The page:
Despite narrating a personal experience, Charles Marlow fails to “throw a kind of light” on the inciting incident of his story. Rather, he resolves “not to disclose” the specifics of the “ominous something” which pervaded the “atmosphere” of the “waiting room”, despite now knowing exactly that which would later manifest from it. Such foreboding allusions…… Continue reading Pseudo-Psychics and Knitting Yarns: On Fate in Joseph Conrad’s “Heart of Darkness”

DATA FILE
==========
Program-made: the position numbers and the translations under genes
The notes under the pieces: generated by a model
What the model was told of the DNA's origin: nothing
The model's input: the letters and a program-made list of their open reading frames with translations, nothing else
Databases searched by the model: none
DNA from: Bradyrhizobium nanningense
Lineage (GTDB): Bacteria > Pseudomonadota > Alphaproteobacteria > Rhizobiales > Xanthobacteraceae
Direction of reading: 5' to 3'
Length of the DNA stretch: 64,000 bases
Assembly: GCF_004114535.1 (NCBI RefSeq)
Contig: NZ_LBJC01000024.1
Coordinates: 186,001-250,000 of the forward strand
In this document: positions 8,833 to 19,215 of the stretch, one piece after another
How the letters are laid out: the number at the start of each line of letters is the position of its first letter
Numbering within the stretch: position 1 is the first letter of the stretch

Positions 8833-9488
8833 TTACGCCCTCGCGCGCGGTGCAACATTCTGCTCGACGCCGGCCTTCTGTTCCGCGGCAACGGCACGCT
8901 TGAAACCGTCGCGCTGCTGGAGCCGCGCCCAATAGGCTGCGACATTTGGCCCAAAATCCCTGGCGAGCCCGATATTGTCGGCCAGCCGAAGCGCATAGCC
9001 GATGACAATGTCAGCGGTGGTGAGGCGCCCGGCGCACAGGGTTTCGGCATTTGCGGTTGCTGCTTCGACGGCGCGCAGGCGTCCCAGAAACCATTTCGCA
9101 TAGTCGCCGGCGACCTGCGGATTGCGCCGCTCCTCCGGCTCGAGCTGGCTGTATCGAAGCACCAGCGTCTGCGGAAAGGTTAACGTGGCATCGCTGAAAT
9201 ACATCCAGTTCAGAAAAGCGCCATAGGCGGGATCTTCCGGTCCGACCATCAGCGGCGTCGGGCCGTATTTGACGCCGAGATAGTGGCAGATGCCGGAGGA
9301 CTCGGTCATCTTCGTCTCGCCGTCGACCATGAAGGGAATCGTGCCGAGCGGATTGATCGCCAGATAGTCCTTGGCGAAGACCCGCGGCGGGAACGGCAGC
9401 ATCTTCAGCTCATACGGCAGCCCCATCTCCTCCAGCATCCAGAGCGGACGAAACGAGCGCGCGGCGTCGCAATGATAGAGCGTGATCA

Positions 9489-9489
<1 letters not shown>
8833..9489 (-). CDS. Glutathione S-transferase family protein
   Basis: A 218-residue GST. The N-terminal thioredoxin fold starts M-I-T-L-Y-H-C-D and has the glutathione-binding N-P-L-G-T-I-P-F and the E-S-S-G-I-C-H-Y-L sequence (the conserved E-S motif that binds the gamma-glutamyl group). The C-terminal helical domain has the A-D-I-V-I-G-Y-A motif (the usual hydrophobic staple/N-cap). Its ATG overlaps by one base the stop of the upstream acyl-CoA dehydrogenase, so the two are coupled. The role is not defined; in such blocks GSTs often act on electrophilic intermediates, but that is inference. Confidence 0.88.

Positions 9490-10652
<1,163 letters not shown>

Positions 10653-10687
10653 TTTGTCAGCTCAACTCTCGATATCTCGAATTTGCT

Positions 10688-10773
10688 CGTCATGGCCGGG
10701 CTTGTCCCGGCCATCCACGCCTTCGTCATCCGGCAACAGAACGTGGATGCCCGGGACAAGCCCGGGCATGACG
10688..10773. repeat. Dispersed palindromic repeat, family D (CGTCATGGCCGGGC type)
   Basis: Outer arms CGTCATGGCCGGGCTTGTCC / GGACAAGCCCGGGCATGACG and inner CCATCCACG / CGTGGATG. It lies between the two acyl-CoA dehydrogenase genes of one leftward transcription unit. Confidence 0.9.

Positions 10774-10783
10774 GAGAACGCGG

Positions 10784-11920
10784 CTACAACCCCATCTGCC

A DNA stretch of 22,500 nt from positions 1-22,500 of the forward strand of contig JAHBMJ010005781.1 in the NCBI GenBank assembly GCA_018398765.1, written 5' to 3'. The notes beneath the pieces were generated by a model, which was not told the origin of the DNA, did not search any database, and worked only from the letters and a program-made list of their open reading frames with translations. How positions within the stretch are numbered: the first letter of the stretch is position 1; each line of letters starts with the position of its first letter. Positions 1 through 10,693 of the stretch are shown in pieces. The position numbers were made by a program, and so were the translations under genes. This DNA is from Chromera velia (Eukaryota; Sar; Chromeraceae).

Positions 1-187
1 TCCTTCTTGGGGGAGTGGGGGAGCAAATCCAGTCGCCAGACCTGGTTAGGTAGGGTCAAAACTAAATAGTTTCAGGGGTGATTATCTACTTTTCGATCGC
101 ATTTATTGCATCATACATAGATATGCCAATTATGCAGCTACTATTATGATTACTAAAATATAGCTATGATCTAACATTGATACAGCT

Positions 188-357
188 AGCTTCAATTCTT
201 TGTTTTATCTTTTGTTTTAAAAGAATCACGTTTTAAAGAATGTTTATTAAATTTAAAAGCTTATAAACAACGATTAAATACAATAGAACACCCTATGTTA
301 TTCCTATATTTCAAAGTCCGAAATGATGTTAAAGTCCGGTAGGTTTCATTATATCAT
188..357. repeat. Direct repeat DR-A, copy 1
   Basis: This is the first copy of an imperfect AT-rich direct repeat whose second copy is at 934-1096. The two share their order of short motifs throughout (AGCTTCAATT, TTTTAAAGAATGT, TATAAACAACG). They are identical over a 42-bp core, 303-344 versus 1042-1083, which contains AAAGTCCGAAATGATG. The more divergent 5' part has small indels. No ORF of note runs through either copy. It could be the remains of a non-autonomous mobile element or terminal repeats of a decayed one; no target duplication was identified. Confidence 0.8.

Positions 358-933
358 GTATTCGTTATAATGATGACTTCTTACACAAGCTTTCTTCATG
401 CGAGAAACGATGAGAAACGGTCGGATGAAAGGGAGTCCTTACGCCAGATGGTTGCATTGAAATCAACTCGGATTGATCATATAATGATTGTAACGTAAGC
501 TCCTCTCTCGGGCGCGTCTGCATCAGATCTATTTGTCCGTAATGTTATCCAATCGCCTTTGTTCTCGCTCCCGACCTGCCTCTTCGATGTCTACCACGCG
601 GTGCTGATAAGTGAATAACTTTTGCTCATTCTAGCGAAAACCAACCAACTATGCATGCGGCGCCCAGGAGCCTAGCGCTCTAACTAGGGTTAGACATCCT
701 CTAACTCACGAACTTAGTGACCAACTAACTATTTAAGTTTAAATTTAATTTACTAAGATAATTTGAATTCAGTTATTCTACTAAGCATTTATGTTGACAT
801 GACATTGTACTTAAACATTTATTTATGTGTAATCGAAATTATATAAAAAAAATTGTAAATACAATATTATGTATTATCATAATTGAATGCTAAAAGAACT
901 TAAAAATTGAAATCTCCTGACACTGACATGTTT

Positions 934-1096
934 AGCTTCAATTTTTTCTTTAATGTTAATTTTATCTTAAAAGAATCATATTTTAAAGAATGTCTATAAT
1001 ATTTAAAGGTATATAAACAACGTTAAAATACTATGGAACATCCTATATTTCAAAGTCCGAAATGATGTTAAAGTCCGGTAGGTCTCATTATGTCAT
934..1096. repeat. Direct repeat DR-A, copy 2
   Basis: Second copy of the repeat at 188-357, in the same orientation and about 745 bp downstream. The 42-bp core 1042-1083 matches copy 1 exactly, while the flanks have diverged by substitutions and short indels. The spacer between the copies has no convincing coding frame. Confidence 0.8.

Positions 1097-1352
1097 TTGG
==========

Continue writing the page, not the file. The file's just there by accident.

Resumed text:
Because this hand is bleeding, I cannot move to hold. Because these fingers want to hurt, I cannot touch a thing. I can still feel, though, and somehow I’ll never not – I feel a distance cut me when you tell me it’s an end. So neatly severed, then, I fester behind glass. No, a…… Continue reading Dissection. [Freeform Poem]
Toes in soil.